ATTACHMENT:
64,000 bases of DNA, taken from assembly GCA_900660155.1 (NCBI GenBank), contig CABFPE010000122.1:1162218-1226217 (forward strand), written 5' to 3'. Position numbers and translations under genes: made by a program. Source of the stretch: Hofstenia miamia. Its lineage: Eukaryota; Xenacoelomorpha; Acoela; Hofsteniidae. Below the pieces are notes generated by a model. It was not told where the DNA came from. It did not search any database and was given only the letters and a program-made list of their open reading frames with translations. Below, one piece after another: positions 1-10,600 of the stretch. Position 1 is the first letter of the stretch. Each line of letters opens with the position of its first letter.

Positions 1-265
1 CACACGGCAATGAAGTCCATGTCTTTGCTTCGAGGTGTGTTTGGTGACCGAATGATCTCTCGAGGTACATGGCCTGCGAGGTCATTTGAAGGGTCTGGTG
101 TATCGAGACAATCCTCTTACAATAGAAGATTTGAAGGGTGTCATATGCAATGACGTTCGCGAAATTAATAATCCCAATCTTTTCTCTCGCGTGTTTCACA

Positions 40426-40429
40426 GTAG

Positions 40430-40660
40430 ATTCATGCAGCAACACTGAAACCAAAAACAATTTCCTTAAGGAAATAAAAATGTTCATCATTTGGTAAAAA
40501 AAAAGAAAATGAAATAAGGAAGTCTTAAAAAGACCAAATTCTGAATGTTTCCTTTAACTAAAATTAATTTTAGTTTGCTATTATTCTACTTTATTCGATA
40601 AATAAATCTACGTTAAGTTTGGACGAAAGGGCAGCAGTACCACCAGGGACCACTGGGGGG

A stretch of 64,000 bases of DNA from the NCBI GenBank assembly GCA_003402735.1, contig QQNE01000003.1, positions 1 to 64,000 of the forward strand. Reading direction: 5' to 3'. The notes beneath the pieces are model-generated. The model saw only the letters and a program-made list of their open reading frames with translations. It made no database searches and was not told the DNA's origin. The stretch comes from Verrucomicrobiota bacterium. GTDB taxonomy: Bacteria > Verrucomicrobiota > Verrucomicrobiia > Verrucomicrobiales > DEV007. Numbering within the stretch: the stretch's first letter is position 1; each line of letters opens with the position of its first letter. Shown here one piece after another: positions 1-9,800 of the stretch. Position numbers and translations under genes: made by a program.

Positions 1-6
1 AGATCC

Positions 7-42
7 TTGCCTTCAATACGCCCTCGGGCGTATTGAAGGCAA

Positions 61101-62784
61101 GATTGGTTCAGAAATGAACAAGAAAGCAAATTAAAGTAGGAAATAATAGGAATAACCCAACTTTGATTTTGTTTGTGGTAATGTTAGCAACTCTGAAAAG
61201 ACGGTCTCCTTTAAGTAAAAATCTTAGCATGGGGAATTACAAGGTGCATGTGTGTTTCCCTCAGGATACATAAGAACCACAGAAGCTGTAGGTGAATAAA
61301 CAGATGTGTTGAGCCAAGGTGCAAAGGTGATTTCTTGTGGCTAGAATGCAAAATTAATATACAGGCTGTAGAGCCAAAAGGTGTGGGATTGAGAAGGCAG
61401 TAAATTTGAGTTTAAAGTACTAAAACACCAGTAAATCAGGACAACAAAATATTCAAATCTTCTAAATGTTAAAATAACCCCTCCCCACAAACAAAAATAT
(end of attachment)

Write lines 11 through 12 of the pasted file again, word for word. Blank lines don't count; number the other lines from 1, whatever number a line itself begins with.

A stretch of 64,000 bases of DNA from the NCBI GenBank assembly GCA_003402735.1, contig QQNE01000003.1, positions 1 to 64,000 of the forward strand. Reading direction: 5' to 3'. The notes beneath the pieces are model-generated. The model saw only the letters and a program-made list of their open reading frames with translations. It made no database searches and was not told the DNA's origin. The stretch comes from Verrucomicrobiota bacterium. GTDB taxonomy: Bacteria > Verrucomicrobiota > Verrucomicrobiia > Verrucomicrobiales > DEV007. Numbering within the stretch: the stretch's first letter is position 1; each line of letters opens with the position of its first letter. Shown here one piece after another: positions 1-9,800 of the stretch. Position numbers and translations under genes: made by a program.

Positions 1-6